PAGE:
Ask yourself in that moment: How do I want to feel this morning?

You’ll immediately change your situation because your answer, guaranteed, doesn’t match “lying in bed slightly miserable.” You’ll also notice that your misery is being created by your response in that moment and that self-awareness helps you not choose it again in the future. Even if you feel that misery the next morning, your response now is to simply change it.

Know That It’s a Process; You’re Truly Changing Your Life

And you are changing.

This process can be a profound experience. If you’ve ever made a big habitual change before, take a look at what it’s done for you and how changing even just one action changed everything. This is the same. And if you’ve never had this experience, you are about to hand yourself the absolute best gift, wonderfully delivered with a ton of life-changing insight.

Take your time. Commit. Observe. Be kind to yourself. Shift as needed.

Get Excited About It!

At this point, you have plenty of material to help you with this.

Making your morning yours, making it joyful, and being clear on why you’re doing this and the life it’s helping you create make getting excited about it easy.

So now, actually take time to feel excited about it! Go beyond thinking “that’s exciting” and take some time feeling the excitement. Let it expand. Feel the excitement everywhere in your body. If there’s an area the excitement doesn’t seem to spread to, breathe into that space while focusing on that excited feeling and allow it to flow to that area as it opens up. As you let this expand, you may even notice new ideas come in about this process or other things that excite you, or you may get really excited to go to bed just to wake up early!

Getting excited makes a huge difference in getting started. You can take time to do this every day while picturing the life waking up early is helping you create. Watch as your life changes drastically.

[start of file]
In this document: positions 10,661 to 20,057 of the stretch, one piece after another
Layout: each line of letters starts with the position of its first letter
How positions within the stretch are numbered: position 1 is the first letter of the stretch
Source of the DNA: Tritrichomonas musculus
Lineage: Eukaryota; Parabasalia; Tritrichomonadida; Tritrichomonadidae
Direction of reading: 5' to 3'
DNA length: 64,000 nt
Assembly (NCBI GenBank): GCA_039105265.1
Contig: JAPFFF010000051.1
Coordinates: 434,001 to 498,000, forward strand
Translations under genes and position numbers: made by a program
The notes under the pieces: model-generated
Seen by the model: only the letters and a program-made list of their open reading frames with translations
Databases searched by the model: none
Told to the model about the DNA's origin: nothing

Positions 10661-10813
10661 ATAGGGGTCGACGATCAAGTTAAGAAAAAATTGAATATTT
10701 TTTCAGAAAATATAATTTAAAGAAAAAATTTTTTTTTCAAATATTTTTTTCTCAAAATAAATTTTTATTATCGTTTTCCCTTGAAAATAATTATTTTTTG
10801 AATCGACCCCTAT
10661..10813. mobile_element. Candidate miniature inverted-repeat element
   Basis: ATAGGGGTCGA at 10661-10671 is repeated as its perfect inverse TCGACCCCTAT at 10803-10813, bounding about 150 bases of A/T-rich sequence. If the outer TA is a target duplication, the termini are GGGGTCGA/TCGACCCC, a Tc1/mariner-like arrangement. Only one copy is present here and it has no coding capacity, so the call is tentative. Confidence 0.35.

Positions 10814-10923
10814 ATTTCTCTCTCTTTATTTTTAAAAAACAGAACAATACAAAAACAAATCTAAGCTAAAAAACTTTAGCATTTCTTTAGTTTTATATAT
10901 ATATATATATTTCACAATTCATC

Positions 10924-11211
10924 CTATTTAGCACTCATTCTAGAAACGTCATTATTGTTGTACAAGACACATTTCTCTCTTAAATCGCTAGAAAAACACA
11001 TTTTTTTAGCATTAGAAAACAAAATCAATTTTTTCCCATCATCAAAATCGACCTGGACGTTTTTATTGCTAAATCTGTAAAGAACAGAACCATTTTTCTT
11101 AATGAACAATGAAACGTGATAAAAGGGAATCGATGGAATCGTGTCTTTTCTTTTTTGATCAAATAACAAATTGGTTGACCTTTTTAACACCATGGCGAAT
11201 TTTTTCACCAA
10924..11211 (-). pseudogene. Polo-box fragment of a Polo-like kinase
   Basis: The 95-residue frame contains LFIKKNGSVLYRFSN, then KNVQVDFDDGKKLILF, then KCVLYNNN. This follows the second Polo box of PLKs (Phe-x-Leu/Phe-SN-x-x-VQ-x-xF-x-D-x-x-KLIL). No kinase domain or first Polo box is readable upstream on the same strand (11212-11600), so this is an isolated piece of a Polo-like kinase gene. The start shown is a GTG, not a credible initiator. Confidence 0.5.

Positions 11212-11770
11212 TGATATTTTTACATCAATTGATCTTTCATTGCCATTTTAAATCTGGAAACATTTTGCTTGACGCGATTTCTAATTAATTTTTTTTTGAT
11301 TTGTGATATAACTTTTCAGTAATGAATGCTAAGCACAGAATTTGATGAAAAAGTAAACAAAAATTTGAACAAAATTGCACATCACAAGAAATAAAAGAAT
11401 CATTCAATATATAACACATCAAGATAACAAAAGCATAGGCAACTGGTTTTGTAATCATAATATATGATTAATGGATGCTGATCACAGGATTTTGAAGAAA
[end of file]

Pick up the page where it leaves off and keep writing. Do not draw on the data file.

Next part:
Things I Ended Up Loving About Waking Up Early That Helped the Habit Stick

  • There’s this interview between Robin Sharma and Marie Forleo. This is what prompted me to give this whole thing a solid go. I’m not a big fan of “wake up early and become an elite human being!” type of language, but this mostly stayed away from that tone. Marie and Robin shared a few things that really resonated with me, including things I’d already thought about but had never heard anyone else say, like really only needing five hours of focused work each day.
  • I love the quiet of the mornings, same as I loved the quiet of late nights. Now I get that same experience but feel refreshed. I could operate late night, no problem, but it still isn’t the same as waking up in those wee hours instead.
  • There is an energy within the world when the sun rises that is unlike anything else. I mean it. It’s like you can feel the vibrations of the planet rise in this very steady, present, and full way. There have been mornings where I’ve felt completely wiped but then felt as though the world lifted me out of it as the sun rose and the planet came alive. It’s incredible to experience. Don’t worry if you don’t notice at first. I’d been getting up for a few weeks before noticing myself.
  • The first time you finish your work for the day and you look at the clock to find it’s 10 a.m. is life-changing. I experienced it the first day, and that sealed the deal pretty quickly. (But again, pay attention. In the morning, do you get up the next day with anxiety to produce the same results? Take a deep breath. Take your time and have the day you have while approaching it joyfully.)